A Pledge to Right the Technological Wrongs

Human beings are known for many different things, but most importantly of all, they are known for getting better on a consistent basis. This tendency to improve, no matter the situation, has empowered us to achieve some huge milestones, with technology appearing as quite a major member of the group. The reason why we hold technology in such a high regard is, by and large, predicated upon its skill-set, which guided us towards a reality that nobody could have ever imagined otherwise. Nevertheless, if we look beyond the surface for a second, it will become clear how the whole runner was also very much inspired from the way we applied those skills across a real world environment. The latter component, in fact, did a lot to give the creation a spectrum-wide presence and start what was a full-blown tech revolution. Of course, this revolution then went on to scale up the human experience from all conceivable directions, but even after realizing a feat so notable, technology will somehow continue to bring out the right goods. Now, while the same has turned increasingly evident over the recent past, Volkswagen’s latest move just wrote an unusual chapter for that proverbial trajectory, a chapter which can feasibly reshape technology’s future around the automotive space.

Volkswagen has officially announced some changes to its Car-Net security system in light of the technology delaying law enforcement from using the service to locate a vehicle stolen with the victim’s child still inside. As a of its pledge, the automotive giant will deliver at your disposal five years of free Car-Net Safe & Secure connected emergency services, including automatic crash notifications, emergency assistance, stolen vehicle locator, and anti-theft alerts. To give you a lowdown on Volkswagen’s Car-Net security system, it is basically a collection of technologies and services that make it possible for customers to gain a remote control over their vehicle. Now, one might argue how the system’s basic package was already free for the first five years on compatible 2020 or newer VW models, but it is worth noting that the add-on for emergency services mandated the user to have a paid subscription.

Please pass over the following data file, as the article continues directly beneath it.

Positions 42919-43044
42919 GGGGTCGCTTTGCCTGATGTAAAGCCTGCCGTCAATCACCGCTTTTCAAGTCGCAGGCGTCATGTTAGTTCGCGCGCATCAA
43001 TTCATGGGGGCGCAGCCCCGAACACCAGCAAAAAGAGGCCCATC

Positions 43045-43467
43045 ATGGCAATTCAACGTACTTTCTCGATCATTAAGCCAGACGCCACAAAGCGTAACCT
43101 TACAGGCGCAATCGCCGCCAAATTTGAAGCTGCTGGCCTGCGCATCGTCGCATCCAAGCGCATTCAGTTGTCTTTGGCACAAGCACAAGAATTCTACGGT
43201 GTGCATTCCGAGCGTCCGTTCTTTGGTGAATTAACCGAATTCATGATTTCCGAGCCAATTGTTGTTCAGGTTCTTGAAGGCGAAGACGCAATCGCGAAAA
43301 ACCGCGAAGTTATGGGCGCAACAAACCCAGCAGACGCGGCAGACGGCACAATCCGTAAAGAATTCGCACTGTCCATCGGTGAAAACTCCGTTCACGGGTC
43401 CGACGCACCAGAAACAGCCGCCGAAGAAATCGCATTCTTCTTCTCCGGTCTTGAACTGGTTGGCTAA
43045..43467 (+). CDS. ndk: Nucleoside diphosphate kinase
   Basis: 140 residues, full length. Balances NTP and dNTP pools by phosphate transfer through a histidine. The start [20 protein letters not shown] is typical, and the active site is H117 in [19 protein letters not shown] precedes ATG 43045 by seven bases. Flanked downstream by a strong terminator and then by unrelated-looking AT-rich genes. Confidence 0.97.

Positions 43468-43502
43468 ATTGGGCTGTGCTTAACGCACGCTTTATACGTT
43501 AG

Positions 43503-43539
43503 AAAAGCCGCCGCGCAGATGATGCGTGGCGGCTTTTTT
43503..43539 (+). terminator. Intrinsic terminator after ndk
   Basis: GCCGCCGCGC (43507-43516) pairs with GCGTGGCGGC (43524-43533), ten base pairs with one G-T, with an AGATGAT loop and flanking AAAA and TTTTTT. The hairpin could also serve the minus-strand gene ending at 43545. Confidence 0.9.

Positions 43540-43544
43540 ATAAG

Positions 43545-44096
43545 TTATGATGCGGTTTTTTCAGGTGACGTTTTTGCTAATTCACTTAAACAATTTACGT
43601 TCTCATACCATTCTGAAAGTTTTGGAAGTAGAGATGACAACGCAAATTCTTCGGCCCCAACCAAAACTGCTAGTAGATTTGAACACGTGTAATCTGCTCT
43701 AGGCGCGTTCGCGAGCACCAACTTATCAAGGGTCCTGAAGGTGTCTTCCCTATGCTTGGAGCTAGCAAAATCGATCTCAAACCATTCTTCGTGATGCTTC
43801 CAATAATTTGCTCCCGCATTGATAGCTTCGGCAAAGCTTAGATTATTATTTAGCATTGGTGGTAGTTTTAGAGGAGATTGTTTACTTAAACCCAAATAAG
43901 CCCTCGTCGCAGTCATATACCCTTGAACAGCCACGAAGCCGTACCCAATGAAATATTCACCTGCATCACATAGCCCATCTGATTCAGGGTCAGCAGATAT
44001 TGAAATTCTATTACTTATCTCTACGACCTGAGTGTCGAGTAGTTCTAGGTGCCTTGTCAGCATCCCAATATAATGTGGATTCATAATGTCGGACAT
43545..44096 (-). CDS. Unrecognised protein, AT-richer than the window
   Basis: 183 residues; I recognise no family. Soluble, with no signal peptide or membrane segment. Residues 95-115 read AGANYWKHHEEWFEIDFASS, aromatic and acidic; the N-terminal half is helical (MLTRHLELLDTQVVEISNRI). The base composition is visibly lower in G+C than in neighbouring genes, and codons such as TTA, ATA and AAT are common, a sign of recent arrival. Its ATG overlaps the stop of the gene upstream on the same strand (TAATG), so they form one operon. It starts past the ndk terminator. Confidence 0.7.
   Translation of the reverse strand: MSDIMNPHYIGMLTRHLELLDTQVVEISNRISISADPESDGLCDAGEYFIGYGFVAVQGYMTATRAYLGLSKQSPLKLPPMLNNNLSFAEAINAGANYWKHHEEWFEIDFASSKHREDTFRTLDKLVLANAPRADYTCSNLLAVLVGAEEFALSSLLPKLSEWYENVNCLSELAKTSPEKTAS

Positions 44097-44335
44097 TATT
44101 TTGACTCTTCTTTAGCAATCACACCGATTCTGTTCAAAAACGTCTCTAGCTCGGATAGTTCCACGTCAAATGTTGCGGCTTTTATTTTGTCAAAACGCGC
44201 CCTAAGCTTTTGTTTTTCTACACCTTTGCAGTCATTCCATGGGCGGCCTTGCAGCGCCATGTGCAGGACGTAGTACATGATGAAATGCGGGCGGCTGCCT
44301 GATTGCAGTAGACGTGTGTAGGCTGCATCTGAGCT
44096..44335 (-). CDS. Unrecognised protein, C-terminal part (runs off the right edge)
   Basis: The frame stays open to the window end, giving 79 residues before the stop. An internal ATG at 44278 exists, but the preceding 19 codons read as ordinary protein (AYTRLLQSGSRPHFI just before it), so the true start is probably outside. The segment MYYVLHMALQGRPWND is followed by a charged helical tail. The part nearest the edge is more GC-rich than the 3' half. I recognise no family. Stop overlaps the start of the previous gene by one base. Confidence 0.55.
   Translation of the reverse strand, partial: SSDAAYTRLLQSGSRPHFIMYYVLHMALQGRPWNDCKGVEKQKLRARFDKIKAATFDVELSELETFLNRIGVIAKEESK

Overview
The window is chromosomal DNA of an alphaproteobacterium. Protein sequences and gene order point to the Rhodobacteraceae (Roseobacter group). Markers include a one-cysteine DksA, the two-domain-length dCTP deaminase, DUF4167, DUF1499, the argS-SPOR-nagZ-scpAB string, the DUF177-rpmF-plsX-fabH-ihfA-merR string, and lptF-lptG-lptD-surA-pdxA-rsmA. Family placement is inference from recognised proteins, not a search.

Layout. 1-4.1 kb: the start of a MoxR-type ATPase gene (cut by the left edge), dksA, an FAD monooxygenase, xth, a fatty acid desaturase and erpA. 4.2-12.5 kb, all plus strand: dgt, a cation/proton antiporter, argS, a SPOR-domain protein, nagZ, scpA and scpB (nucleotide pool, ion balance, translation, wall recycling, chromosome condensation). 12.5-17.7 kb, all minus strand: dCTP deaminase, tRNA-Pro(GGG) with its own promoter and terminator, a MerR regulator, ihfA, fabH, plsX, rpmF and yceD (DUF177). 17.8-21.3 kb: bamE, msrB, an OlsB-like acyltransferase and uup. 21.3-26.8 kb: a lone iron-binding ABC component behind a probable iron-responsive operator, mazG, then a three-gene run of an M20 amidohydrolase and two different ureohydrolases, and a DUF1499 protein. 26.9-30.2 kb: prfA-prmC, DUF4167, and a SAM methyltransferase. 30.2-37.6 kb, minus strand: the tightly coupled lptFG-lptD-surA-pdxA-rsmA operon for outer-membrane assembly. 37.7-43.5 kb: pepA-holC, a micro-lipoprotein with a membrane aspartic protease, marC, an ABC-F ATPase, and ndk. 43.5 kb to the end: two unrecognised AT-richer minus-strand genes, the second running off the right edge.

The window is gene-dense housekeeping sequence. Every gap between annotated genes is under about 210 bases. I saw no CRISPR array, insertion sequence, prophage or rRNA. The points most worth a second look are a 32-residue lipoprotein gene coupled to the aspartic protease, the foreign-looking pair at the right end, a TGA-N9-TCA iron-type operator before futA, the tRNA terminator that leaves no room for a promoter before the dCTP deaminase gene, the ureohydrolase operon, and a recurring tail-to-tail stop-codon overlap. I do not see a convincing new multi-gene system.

Moving to the incident which caused it all, on 23rd Feburary 2023, Volkswagen Atlas belonging to a pregnant mother was stolen from a driveway in a violent carjacking in Libertyville, Illinois, with her two-year-old child still inside the car. This prompted local authorities to contact VW’s Car-Net service and obtain the vehicle’s tracking information. However, rather than ensuring instant dispatch of the relevant information, a representative informed the police that the vehicle’s free trial had lapsed, and refused to help until a $150 fee was paid to restart the coverage.

“The detective had to work out getting a credit card number and then call the representative back to pay the $150 and at that time the representative provided the GPS location of the vehicle,” said Christopher Covelli, Lake County Deputy Chief. “Obviously, it’s a major concern when there’s information that could potentially save a life and there are major hurdles that one has to jump over to try to get that information.”

When quizzed regarding the incident, Volkswagen responded:

Volkswagen must and will do better for everyone that trusts our brand and for the law enforcement officials tasked with protecting us. In addition to a full investigation of what went wrong and actions taken to address the failure, we want to make it right for the future.”

Available for for “most model year 2020 to 2023 vehicles”, the customer can activate Car-Net coverage by simply setting up a myVW account and accepting the Terms of Service. Once they do so, the feature will remain accessible for five years from either the sale date or June 1st, 2023, whichever is later.

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